- Making News: Prestigious Think-Tank says al Qaeda Still Strong
Despite international efforts in the war on terror, al Qaeda still has more than 18,000 potential terrorists, and its ranks are growing, partly because of the conflict in Iraq. That-s according to the International Institute of Strategic Studies, a highly respected British think-tank. Terry Taylor, president and executive director of the US office, assesses al Qaeda's current strength and strategies.
- Reporter's Notebook: The Feds' Flawed Fingerprint Forensics
In a rare gesture, the FBI has apologized to an attorney and Muslim convert, arrested in Portland, Oregon, who was accused of involvement in terrorist bombings in Spain. Brandon Mayfield says he-s the victim of discrimination against Muslims, but he's also the victim of faulty fingerprint technology. Allan Bayle, former senior forensic official at New Scotland Yard, expounds on ridgeology and the FBI's faulty forensics.
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Trump’s war on the FBI Donald Trump claims rogue FBI agents are part of a Deep State he accuses of “spying” on his presidential campaign. A former agent tells Warren the “the FBI doesn’t spy… it catches spies.” Shades of Watergate? Richard Nixon’s former White House lawyer, John Dean, says, “no way.”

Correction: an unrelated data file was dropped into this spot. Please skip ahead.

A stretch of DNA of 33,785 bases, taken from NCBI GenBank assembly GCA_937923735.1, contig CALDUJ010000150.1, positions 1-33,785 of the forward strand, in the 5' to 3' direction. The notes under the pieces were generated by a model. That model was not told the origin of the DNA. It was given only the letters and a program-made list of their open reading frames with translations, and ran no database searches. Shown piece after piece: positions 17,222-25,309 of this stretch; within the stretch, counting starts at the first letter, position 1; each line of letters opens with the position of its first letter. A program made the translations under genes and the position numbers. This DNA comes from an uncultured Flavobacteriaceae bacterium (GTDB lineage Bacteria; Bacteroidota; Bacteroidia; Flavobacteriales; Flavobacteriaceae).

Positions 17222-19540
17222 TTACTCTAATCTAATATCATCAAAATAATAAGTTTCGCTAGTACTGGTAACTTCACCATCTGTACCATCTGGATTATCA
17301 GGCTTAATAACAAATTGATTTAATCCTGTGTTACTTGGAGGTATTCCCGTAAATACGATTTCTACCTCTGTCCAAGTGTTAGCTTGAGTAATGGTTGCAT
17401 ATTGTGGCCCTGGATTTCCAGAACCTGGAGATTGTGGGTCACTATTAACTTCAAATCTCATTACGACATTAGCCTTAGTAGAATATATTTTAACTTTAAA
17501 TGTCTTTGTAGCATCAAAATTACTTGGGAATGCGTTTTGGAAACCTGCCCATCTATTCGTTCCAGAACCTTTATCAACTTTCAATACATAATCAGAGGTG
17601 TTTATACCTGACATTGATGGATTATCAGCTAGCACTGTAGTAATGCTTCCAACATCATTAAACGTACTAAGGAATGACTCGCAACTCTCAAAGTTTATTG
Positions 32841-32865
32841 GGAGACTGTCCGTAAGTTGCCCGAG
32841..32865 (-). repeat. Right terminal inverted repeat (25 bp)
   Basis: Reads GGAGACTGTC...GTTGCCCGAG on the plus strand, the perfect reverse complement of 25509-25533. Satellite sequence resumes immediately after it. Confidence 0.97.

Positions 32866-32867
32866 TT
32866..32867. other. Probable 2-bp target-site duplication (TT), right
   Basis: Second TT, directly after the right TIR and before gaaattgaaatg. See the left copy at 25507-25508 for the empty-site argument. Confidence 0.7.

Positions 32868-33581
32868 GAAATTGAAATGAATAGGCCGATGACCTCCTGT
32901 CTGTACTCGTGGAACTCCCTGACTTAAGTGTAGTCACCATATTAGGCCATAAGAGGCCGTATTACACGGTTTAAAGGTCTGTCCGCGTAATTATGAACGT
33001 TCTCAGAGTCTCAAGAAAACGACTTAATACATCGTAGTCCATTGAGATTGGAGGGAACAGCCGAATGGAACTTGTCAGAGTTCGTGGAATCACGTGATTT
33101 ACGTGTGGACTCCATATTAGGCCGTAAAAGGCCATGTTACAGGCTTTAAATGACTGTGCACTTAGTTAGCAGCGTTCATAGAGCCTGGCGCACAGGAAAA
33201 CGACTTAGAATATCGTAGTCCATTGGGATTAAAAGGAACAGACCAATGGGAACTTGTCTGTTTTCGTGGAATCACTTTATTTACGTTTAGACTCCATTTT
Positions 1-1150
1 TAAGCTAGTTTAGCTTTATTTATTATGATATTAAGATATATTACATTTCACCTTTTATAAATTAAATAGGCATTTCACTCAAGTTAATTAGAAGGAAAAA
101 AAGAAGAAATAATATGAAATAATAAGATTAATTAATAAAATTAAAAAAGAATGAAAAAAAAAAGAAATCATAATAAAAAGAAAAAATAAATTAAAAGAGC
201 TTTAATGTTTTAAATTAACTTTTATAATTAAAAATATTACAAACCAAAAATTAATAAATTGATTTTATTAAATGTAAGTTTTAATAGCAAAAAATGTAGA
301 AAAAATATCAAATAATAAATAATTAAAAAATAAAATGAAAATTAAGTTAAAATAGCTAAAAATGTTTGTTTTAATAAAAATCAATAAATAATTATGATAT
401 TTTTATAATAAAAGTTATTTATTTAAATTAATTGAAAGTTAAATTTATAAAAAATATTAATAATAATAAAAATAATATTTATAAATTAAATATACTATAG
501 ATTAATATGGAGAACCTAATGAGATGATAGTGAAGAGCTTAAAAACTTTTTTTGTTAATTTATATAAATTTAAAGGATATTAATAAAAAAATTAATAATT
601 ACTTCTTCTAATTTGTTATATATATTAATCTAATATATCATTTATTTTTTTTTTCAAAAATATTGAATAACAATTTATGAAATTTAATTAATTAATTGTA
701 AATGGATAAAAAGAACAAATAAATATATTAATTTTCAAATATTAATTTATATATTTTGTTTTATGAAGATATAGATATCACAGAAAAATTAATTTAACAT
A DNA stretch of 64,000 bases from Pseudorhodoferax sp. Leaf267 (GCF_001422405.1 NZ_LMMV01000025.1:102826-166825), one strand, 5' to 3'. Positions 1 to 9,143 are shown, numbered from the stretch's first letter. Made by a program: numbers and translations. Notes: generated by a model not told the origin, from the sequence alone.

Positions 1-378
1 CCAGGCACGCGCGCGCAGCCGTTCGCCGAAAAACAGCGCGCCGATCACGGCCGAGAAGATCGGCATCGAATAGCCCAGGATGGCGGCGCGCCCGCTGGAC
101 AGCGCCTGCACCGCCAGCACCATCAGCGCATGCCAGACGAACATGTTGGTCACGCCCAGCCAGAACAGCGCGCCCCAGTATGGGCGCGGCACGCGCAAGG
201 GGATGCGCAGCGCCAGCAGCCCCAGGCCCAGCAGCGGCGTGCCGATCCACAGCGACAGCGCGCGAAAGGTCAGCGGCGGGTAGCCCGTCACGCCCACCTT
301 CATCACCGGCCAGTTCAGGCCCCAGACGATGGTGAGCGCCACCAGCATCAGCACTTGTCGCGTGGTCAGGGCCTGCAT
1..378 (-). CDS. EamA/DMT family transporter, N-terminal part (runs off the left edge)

Touching down in fly-over country Dodge City, Kansas and Erie, Pennsylvania may have something in common. That’s just one surprise in “Our Towns,” a new book by James and Deborah Fallows. The veteran Atlantic magazine correspondent and his scholarly wife spent two weeks in each of 25 different cities. Their search for America’s character provides anecdotes, comparisons and distinctions after a journey of 100,000 miles.
Teachers are battling back Teachers are mad as hell in several red states. They’re walking out over cuts in pay and reductions in classroom support. It’s a grass-roots rebellion from West Virginia to Kentucky and Arizona. Will it renew support for the value of public education in a changing economy?
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